The ground started to drop away slowly, the long empty valley of Visttasvaggi beginning to reveal itself, enclosed by towering peaks. It was another stunning scene, the scale of which I have totally failed to capture in a photograph. For that I highly recommend you walk to and stand at the head of the valley. You will not be disappointed!
Just before the last steep descent into Visttasvaggi I passed another group of young people who really did not appear to be enjoying themselves. Two of them were dressed in jeans and what could only be described as skater shoes, canvas with a flat sole. Out of the four only one returned my greeting. They were a bit of a strange sight in the middle of Swedish Lapland, nearly three days from a road.
I could hear the water long before I could see it, the path doubling back on itself, finally revealing a hidden gorge which is crossed by a suspension bridge. A waterfall plunged into a deep blue pool, clear water then carving its way through the rocky depths.
I scrambled down towards the water, finding a comfy perch where I could make coffee and cook couscous for lunch. I took off my shoes and socks and dipped my toes into the river. Toes were as far it got, the water was simply too cold to put my whole foot in. Ten minutes later the three lads who I had passed earlier crossed the bridge and came and sat down right next to me. What was really odd was the fact that they still managed to shrug off my attempts at conversation. They proceeded to get a huge Trangia stove out of an enormous pack and cooked lunch between them. I found the whole sit down next to a stranger and then ignore them rather uncomfortable to be honest. I quickly packed, said goodbye and left them to it.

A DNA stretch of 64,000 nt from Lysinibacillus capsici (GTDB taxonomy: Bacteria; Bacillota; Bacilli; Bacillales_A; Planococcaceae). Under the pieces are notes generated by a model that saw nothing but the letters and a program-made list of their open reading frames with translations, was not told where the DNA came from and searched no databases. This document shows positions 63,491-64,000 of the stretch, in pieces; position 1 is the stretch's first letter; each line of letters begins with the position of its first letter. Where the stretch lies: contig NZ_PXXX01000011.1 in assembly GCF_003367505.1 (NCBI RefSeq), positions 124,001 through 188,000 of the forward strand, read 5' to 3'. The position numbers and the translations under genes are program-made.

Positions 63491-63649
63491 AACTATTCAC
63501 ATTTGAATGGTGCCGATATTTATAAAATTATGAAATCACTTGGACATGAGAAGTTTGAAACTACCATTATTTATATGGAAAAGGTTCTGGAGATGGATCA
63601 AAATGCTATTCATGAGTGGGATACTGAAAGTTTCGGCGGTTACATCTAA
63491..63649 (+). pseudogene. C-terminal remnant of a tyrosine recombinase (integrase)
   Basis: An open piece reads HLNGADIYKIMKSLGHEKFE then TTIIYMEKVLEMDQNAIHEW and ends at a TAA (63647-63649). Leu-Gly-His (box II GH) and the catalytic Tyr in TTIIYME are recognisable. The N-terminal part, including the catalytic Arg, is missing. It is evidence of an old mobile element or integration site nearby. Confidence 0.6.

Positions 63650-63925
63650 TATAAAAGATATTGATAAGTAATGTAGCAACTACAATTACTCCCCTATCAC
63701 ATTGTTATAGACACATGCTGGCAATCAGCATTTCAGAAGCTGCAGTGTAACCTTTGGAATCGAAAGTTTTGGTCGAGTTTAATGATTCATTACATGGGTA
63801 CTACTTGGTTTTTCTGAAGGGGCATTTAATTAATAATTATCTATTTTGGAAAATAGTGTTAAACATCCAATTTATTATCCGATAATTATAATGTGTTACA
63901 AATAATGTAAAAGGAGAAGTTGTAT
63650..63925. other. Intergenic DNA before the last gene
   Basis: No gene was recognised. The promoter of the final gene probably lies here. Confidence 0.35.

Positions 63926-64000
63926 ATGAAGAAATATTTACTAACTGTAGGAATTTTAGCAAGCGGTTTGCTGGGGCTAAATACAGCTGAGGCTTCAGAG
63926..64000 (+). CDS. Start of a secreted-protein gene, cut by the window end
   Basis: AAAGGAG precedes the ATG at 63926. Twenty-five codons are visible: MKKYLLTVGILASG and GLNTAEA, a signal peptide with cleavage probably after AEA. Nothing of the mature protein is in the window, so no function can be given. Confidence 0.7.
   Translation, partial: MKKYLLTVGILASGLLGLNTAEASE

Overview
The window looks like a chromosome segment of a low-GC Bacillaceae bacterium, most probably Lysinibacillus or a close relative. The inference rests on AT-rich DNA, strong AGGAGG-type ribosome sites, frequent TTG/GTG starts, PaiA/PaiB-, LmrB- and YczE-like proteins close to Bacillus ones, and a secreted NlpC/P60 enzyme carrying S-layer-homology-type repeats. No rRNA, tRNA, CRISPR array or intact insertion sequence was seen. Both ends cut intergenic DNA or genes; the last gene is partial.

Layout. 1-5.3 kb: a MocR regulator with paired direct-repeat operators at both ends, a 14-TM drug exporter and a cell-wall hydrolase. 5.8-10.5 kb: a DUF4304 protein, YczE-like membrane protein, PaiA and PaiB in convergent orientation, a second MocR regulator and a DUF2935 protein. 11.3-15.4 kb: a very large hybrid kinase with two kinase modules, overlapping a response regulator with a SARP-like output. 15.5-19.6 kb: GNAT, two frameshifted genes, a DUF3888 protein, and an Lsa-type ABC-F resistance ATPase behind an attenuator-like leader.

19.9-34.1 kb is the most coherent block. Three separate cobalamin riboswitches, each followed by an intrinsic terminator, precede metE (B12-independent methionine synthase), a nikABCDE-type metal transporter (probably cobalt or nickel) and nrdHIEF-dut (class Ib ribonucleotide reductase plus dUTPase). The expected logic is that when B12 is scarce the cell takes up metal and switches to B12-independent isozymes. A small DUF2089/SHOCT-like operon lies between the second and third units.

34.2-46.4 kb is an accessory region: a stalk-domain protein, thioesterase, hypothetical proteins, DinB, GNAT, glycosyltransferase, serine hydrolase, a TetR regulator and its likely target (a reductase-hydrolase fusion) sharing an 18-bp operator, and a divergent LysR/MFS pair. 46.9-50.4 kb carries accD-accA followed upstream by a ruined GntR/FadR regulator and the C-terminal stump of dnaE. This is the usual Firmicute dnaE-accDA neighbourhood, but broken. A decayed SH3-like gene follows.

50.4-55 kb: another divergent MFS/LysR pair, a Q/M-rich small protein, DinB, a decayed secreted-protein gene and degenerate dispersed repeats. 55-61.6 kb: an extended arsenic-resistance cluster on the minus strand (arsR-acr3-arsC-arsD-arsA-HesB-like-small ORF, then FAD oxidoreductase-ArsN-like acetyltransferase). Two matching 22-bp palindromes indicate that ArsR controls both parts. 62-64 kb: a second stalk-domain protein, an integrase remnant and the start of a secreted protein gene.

The speed at which the weather changed surprised me. It literally felt that one minute it was blue skies and sunshine and the next it was grey and drizzly. I pulled on my waterproof and soon passed the jeans wearing group who had crossed the bridge whilst I was having lunch. They appeared to be struggling a bit under their large packs, stopping to rest every couple of hundred metres or so.